[Note: The National Institute for Occupational Safety and Health (NIOSH) (Health Care Workers Guidelines, Chapter 5) states that all anesthetic equipment must be regularly monitored for leakage, improper design, or defects. This includes the anesthesia machine as well as the vaporizer since anesthetic machines can develop improperly functioning components such as flutter valves, gaskets, and scavenging equipment.]

Induction Chamber

The induction chamber should be an appropriately-sized container for the species. Researchers should ensure the rubber seal remains pliable, the seal’s integrity prevents any leaks from the chamber, and the chamber has no cracks.

Opening the isoflurane induction chambers without the use of active scavenging can release vapors into the air. For this reason, researchers should flush the line with oxygen prior to opening the chamber. Ideally, induction chambers should be used in a hood, with a vacuum, or another system of active scavenging. If only passive scavenging is possible (e.g., charcoal canister), researchers should arrange for EHS to measure isoflurane levels during a typical procedure.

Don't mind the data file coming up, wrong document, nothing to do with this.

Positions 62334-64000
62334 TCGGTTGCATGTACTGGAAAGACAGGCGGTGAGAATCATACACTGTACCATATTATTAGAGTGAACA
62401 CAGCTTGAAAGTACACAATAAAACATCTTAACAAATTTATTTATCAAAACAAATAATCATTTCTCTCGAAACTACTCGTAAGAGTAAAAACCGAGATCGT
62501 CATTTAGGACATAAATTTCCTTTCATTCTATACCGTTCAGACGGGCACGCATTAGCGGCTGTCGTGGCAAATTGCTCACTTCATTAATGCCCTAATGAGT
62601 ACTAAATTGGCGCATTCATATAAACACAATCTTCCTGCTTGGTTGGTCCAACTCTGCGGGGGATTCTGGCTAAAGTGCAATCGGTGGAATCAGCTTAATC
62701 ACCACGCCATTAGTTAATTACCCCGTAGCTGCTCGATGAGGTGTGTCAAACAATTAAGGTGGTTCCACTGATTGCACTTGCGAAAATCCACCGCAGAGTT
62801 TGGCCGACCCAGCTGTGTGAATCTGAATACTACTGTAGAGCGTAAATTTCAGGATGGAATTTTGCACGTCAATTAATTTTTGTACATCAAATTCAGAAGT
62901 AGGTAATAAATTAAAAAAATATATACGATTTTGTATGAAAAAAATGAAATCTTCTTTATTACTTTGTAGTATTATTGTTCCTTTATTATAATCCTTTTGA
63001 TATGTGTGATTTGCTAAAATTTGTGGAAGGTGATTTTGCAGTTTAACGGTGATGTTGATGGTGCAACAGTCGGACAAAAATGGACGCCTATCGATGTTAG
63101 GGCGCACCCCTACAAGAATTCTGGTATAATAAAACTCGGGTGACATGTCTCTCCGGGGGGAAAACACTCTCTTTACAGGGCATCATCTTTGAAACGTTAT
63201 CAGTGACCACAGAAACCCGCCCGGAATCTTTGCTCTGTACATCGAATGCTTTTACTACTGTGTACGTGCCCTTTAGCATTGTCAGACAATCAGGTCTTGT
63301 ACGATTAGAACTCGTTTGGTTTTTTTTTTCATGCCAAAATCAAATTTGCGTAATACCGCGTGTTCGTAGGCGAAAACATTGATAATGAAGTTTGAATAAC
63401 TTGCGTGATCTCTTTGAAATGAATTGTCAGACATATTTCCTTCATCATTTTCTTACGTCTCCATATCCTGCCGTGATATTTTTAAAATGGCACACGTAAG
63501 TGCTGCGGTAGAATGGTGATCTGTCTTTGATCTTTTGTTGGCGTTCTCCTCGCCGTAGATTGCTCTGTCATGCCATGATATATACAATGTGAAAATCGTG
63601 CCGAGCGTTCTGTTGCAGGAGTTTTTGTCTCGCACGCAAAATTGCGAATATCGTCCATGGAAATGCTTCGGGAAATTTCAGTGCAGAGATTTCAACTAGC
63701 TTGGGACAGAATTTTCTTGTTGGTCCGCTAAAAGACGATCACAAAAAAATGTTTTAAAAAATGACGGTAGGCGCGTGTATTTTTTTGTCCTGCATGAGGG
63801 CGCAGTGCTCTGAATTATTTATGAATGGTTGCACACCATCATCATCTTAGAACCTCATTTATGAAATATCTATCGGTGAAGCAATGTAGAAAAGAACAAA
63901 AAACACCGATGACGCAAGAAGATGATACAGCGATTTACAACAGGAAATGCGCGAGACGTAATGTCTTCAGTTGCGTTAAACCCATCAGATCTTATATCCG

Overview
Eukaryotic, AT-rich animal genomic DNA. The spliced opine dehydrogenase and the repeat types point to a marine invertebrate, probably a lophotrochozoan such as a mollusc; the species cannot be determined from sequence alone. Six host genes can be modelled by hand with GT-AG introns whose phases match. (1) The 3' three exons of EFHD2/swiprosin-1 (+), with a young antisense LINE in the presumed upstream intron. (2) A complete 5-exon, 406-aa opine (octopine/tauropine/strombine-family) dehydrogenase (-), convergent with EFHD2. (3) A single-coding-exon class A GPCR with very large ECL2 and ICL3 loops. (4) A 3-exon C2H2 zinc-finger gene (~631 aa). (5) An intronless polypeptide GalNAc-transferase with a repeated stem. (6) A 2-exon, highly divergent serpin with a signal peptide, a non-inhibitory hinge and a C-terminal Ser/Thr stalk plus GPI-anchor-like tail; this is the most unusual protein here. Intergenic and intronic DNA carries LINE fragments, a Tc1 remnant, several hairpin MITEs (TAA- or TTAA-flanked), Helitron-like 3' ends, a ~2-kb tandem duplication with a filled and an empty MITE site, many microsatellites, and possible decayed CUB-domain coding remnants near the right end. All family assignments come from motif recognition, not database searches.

Vaporizer with Nosecone

When using a nosecone to administer isoflurane, it is important to ensure an adequate fit. To maintain an adequate anesthetic plane, an appropriately-sized nosecone should be used that covers the animal’s nose and mouth. Rubber diaphragms may be used in combination with a  scavenging system to minimize the release of vapors into the air.

Drop Method

The ‘drop method’ is a rapid method to anesthetize rodents for very short procedures or to perform euthanasia via isoflurane overdose. Glass or plastic desiccators may be purchased from vendors or a customized version can be crafted. It is essential that the container be appropriately sized to prevent the need for large volumes of isoflurane or overcrowding of animals, which slows induction time. The container lid must be easily sanitizable and tight fitting to prevent potential isoflurane leaks. A protective layer (such as a perforated platform in a desiccator) is required inside the container to prevent direct contact of the animals with isoflurane-soaked materials. Contact with the anesthetic can cause skin irritation and potential overdose since isoflurane is absorbed through the skin.